LONDON/FRANKFURT (Reuters) – Switzerland’s Synthes Inc (SYST.VX) and Australia’s Cochlear Ltd (COH.AX) have emerged as suitors for Siemens AG’s (SIEGn.DE) hearing aid unit ahead of binding bids due in late February, sources familiar with the matter said.
The two companies are joining five private equity firms in pursuit of the unit, which sells one in four of the world’s hearing aids.
The keen interest comes as Siemens, the German industrial conglomerate, sharpens its focus on core areas and as private equity firms enjoy improving access to debt and regain the appetite to do deals.
Cochlear is working with private equity firms Hellman & Friedman and Kohlberg Kravis Roberts & Co. on a joint bid, the sources said. A trio of other buyout firms — Bain Capital, Cinven Ltd [CINV.UL], and Permira [PERM.UL] — are also each working on separate bids for the unit, the sources said.
Siemens hopes the unit, which competes with Switzerland’s Sonova Holding AG (SOON.VX) and Denmark’s William Demant Holding A/S (WDH.CO), would fetch more than 2 billion euros ($2.83 billion), people familiar with the matter said earlier this month.
Cochlear did not immediately respond to a request for comment outside of Australian business hours. KKR could not immediately be reached for comment. Siemens and the other private equity firms all declined to comment.
Siemens does not disclose detailed information on the unit, but Deutsche Bank analysts estimate it has about 25 percent of global hearing aid volumes, sales of about 700 to 900 million euros and a double-digit operating margin.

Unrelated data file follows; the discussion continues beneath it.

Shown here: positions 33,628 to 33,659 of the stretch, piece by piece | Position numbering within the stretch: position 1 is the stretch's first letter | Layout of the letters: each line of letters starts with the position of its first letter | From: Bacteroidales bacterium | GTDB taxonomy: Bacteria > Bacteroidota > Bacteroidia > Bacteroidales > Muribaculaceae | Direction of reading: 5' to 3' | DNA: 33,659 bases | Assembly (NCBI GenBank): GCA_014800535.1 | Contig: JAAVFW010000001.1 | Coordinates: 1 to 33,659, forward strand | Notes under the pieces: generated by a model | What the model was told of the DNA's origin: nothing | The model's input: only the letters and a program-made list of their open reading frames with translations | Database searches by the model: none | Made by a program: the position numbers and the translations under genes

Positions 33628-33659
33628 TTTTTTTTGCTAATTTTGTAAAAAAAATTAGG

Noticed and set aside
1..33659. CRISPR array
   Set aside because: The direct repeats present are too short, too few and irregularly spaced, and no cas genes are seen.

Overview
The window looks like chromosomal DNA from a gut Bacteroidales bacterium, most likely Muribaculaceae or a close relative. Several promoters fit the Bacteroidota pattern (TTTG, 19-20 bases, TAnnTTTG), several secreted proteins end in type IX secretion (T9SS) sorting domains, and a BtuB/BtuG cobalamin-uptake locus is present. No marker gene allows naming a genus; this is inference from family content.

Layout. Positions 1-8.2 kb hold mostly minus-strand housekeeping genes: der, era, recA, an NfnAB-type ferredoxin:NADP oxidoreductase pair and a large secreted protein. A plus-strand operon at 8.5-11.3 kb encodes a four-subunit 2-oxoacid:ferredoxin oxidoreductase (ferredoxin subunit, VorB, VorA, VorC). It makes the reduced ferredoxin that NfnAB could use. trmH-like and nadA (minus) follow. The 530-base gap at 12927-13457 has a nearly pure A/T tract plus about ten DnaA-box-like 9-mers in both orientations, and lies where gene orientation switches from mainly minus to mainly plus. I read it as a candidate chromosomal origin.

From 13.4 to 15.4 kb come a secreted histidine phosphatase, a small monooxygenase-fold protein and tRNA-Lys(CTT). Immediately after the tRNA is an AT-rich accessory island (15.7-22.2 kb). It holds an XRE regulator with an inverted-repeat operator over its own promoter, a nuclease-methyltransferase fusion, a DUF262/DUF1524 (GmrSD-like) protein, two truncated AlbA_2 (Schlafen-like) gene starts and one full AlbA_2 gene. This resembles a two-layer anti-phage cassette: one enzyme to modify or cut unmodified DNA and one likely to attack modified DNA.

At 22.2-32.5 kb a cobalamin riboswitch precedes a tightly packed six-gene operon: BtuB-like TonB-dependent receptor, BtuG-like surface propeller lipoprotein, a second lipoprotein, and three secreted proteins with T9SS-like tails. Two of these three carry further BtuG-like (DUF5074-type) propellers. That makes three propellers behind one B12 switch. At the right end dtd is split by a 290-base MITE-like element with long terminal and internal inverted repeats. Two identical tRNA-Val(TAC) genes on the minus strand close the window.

In a note published this week, Deutsche said the unit focuses on low- and mid-range devices, with products that lag those of its main rivals by 3-5 years — meaning any buyer would need to make significant investments in research and development and distribution.
The unit was projected to make earnings before interest, taxes, depreciation and amortization (EBITDA) of some 170 million euros in 2010, sources said earlier this month.
Any takeover by Synthes would be a move into new territory for the Swiss firm, whose range of medical devices covers areas such as nails, screws and plates to fix broken bones.
But a purchase would be in line with its aim of targeting high-growth markets driven by aging populations.
Australia’s Cochlear, working alongside the two U.S. buyout firms, dominates the market for bone-anchored hearing systems, which unlike conventional hearing aids are implanted surgically in the bone behind the ear.
Siemens is also seeking a new majority owner for Gigaset, its former telephone unit now owned 80 percent by Arques Industries AG (AQUG.DE), and has already sounded out possible financial investors, sources familiar with the situation told Reuters on Friday. [ID:nWEB6343]
Siemens wants to present a proposal for Gigaset, and a shortlist of potential buyers for the hearing aid business, to a Feb. 22 board meeting, those sources said. ($1=.7078 Euro)
(Reporting by Quentin Webb, Simon Meads and Zaida Espana in London, Philipp Halstrick in Frankfurt and Jens Hack in Munich; editing by Karen Foster and Gerald E. McCormick)